On the phone and breathing, just breathing

by Geoff Schutt


Eleanor makes a phone call to nobody she knows. This is a number that somehow works. She makes it up from a combination of lucky numbers on the back of today’s fortune cookie. The fortune reads Seek Peace. The person Eleanor doesn’t know answers after three rings. “Hello?” Eleanor is quiet. She is more interested in the numbers, and that collected they are able to make contact with somebody – anybody, actually. “Hello?” These numbers really must be lucky, she thinks. I can talk to anybody in the world. I can say anything to anybody who answers.


Eleanor always has words, but sometimes she wants to keep the words to herself, especially the good words, like saving them for a rainy day. She doesn’t want to use up the good words on just anybody she found in the numbers on the back of the fortune from inside a cookie.

I can talk to anybody in the world! 

It’s a revelation.

I can say anything to anybody who answers! 

This makes saving the good words even more important. Essential, in fact, that she doesn’t speak.


It is perhaps amazing that the person she has called is still on the line. Anybody else would have hung up. Anybody else would have said more than just “Hello?” As in, who is this, who are you, why are you calling me, please don’t call me again, I know who you are, I have your number and I’m going to give it to the police and now you’re in big trouble. As in, now I’ve got you, you crank caller, you beast, you child molester, you criminal. As in, you’ve been calling me day and night, using different phones to be sure, but I know it’s you, the same person. I know who you are. I know. And I’m going to get you.

(Or, perhaps, I need you?)


Eleanor thinks about using enough of her good saved-up words to make a sentence. Just one sentence, that’s all. Eleanor thinks about saying something, anything really, not even with the good words but with insignificant words, words that are like passersby, words that are less than small talk words.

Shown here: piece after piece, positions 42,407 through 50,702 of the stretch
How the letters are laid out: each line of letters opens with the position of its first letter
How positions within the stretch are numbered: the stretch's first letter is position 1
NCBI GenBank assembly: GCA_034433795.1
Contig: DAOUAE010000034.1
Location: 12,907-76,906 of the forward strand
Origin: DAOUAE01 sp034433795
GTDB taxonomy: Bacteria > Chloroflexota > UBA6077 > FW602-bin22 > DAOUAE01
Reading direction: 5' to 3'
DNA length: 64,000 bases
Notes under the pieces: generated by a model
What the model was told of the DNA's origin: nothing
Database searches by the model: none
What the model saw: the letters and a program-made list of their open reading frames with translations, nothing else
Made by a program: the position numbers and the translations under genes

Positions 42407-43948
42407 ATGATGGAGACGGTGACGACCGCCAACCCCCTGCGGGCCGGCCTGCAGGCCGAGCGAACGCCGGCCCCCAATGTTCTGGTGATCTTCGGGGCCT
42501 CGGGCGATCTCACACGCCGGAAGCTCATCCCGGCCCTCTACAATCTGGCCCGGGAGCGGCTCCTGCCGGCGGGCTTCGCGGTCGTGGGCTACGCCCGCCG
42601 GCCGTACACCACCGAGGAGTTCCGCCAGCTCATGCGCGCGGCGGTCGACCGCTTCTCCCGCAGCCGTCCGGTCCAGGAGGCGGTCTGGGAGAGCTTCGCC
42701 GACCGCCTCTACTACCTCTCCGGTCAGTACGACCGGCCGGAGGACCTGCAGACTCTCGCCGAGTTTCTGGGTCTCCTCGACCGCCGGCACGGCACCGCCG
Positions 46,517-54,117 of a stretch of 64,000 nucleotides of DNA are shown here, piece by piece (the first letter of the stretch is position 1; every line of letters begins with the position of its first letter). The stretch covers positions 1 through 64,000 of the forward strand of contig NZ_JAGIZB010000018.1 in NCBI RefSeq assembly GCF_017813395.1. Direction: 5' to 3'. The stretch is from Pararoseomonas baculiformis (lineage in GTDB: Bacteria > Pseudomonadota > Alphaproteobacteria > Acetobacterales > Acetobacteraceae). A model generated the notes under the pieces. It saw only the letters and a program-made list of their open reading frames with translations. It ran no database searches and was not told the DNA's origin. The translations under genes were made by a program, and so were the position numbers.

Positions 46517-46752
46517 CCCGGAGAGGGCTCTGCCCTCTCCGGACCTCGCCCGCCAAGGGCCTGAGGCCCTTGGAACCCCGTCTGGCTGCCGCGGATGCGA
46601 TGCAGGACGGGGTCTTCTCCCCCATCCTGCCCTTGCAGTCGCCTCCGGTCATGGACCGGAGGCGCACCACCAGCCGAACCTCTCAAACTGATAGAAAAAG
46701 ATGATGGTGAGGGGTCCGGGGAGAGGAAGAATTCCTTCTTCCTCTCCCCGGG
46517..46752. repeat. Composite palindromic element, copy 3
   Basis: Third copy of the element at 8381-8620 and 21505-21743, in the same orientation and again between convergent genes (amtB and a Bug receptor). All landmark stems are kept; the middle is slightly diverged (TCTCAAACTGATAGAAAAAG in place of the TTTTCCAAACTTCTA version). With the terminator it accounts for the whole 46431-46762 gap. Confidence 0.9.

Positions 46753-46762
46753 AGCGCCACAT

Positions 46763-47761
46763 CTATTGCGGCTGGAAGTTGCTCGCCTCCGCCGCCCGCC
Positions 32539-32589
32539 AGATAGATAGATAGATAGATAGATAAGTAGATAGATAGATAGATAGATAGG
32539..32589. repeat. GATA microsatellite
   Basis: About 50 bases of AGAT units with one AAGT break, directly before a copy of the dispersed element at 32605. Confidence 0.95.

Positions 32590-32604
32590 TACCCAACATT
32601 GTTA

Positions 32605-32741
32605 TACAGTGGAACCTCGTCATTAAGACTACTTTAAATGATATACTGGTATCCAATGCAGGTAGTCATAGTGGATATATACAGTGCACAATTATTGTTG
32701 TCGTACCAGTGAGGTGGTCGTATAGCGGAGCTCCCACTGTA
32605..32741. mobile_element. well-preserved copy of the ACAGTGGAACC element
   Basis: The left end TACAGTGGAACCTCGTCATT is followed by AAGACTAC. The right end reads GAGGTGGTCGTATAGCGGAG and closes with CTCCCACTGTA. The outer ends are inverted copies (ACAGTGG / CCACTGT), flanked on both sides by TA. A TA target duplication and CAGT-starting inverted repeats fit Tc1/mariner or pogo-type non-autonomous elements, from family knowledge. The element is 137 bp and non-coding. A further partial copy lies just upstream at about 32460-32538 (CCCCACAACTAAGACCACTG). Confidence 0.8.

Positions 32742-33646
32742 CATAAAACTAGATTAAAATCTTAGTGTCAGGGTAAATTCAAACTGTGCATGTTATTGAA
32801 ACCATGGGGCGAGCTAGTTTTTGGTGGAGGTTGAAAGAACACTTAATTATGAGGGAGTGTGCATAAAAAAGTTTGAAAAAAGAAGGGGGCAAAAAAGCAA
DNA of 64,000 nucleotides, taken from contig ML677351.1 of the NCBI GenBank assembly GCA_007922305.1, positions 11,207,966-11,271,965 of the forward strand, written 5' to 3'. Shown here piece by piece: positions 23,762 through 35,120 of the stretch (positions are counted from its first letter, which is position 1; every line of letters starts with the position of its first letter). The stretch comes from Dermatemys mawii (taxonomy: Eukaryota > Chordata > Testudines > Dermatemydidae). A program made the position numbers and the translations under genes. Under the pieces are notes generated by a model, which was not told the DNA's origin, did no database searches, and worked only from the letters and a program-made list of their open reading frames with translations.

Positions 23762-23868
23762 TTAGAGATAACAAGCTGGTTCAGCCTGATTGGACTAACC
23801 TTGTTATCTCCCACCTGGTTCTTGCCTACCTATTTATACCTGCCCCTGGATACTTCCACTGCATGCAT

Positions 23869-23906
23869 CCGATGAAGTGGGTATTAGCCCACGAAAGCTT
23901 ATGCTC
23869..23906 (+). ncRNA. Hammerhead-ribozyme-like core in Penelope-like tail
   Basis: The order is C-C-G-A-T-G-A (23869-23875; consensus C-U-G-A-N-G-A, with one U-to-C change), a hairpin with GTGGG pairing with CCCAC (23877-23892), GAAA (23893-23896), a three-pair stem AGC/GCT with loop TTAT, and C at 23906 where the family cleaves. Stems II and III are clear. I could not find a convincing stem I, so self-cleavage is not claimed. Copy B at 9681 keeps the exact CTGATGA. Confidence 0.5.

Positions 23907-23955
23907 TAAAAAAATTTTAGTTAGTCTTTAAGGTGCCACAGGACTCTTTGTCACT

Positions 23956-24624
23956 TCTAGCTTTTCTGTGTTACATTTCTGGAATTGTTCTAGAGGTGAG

Eleanor thinks, I’m on the phone and breathing, just breathing. She can hear the other person breathing too. Breathing means you don’t need to talk. Breathing is really the same thing as listening. Save the good words until tomorrow, or the next day, or next week, or next month, or next year. Save the lucky numbers in case you want (in case you need) to breathe again. And then listen.




Geoff Schutt’s short fiction has appeared in The Quarterly (edited by Gordon Lish for Vintage Books/Random House), The Best of Writers at Work, The Wastelands Review and The Laurel Review, among others.  He has received three artist grants for his fiction-as-performance art from The Arts Commission of Greater Toledo. After living in Ohio for many years, he now resides in the Washington, D.C. area. His novel-length work is represented by James McGinniss of McGinniss Associates Literary Agency, New York City.   More about Geoff Schutt (and the character named Eleanor) is available at his blog, “This Side of Paradise,” at


Art by Ernest Williamson



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